Assumption 5.1. Consecutive switching instants between robust controllers is separated by a sufficiently large time interval so that switching does not destabilize the
system.
The above assumption is general in switching control literature.
Definition 5.4. Switching Delay (Sd ): The time taken or provided for a electromechanical switch to respond to command induced by switching logic.
Remark 5.2. Longer DITD td and switching delays Sd may blow off states to infinity
in a short period of time i.e., x(t) , resulting an unstable closed loop system.
We use probabilistic approach to analyze stability and safety in a probabilistic
sense for the uncertain parameters defined in this section along with model mismatch.
In the next section we give a mathematical description of probabilistic safety and
stability.

5.5

Monte Carlo Based Robustness and Safeness


Analysis

The problem at hand is to analyze the robustness of the predesigned bank of reconfigurable controllers in the presence of multiple uncertainties. Stochastic or Probabilistic
methods received considerable attention lately for construction of robustness margins
[4, 29, 31]. With some assumptions on uncertainty set, algorithms where developed
in the literature for fast construction of robustness margin (see [12]). These methods
characterize robustness of a controller by providing the measure of violation of the
design requirement. The robustness evaluation integral is defined as the integral
of the indicator function over the uncertainty sets

43

Z
=

I[(q), K(f )]pr(q)dq


Q

where is the nonlinear aircraft model and q is the plant uncertainty state vector in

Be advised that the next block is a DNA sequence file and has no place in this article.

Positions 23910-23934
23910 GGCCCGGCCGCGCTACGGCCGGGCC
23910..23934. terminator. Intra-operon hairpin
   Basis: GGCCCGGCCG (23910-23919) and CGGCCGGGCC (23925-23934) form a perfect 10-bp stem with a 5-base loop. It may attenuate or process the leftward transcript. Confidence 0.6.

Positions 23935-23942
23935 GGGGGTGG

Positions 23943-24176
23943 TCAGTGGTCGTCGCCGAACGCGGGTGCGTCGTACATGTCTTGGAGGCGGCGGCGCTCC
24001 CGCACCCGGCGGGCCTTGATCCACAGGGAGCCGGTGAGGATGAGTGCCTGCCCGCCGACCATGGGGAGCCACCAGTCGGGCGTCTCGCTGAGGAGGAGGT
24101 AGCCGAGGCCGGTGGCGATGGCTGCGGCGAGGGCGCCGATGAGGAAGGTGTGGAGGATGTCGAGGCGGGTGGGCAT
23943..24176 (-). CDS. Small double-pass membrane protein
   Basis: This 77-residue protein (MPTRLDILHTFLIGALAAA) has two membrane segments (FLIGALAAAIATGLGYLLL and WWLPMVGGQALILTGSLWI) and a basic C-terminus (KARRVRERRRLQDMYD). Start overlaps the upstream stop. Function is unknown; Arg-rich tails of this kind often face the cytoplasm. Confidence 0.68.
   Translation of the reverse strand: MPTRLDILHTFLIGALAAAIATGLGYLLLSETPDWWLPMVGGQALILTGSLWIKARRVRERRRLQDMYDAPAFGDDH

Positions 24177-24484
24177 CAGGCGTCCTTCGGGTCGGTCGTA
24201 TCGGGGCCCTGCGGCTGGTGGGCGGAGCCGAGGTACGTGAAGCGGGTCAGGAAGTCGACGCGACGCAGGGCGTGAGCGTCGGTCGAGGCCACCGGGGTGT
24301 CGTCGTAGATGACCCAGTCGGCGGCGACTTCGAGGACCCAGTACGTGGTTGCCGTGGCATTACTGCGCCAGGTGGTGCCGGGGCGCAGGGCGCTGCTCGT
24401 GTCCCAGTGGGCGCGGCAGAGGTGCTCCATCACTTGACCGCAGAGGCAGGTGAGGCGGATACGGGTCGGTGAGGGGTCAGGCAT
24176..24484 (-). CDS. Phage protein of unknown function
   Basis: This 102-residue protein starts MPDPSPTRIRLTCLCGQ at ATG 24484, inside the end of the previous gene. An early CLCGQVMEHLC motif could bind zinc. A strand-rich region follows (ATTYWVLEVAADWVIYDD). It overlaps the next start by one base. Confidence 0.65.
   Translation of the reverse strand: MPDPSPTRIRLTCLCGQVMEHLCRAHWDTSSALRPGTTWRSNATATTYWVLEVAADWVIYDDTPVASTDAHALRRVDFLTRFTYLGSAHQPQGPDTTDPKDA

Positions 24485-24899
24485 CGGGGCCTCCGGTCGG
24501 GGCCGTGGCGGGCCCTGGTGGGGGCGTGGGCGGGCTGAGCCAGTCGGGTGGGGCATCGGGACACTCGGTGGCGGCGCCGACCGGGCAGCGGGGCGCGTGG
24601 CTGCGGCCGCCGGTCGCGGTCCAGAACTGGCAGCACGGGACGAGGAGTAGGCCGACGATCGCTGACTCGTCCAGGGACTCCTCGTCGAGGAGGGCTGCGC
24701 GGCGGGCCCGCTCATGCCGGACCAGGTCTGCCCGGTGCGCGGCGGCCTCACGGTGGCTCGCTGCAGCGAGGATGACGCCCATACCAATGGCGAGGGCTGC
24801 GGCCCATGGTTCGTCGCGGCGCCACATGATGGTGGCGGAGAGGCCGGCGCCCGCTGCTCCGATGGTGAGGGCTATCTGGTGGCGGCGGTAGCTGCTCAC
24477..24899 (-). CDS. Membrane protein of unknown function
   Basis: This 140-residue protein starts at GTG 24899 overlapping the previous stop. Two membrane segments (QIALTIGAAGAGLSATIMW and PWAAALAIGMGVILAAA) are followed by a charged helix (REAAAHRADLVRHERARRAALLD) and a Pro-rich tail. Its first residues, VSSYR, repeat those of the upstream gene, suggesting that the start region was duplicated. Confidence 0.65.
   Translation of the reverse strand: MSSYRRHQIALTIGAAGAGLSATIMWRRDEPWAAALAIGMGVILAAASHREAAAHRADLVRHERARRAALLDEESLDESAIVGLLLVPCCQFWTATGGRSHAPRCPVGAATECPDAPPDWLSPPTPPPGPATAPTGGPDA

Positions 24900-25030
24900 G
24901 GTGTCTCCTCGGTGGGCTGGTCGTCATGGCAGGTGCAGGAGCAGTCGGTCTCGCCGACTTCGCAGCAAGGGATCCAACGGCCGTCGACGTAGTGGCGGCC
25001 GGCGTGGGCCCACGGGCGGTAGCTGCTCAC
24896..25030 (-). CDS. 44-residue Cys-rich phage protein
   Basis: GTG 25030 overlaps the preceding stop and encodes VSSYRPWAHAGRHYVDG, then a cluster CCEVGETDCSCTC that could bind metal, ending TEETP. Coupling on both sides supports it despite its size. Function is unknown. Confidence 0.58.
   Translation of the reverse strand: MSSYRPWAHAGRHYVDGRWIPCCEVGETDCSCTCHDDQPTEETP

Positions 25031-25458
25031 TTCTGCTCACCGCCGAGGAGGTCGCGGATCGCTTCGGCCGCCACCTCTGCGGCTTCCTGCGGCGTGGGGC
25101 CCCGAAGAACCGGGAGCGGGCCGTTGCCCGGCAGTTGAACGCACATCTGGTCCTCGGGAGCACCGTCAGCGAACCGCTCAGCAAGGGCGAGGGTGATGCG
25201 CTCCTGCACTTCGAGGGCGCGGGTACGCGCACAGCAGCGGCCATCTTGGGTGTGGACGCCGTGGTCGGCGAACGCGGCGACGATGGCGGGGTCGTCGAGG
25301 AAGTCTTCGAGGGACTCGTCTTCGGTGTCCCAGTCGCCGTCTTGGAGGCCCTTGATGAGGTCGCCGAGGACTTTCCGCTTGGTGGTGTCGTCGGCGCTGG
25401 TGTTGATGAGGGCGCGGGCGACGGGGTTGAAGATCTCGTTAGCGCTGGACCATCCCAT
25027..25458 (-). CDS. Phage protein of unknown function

the space Q with distribution pr(q), K is the bank of controllers designed for various
fault intensities f . The function I[.] is a trinary indicator function and takes one of
the values shown in Table 5.5.1 based on the property of the closed loop [(q), Kri ],
where Kri K, i = 1, . . . , k .
As is well known in the robustness community that it is hard to integrate robustness integral of violation analytically. Monte Carlo based tools are more practical
in estimating the probability and the empirical probability is calculated as
N
1 X

=
I[(q), K(f )]
N i=1

.
where N is the number of trails repeated and as N ,

5.5.1

Monte Carlo Evaluation - Simulation Setup

In this subsection, we demonstrate the stability and safety analysis, using Monte Carlo
simulation. We provide all the simulation conditions used in the analysis process. The
fault percentages [0%, 100%] was gridded into 10 equal parts, robust controllers for
each of these 10 fault percentages along with a nominal controller is designed using
the methods mentioned in the last chapter. Then for every fault condition all the
11 controllers where tested simultaneously. Initial conditions for nonlinear system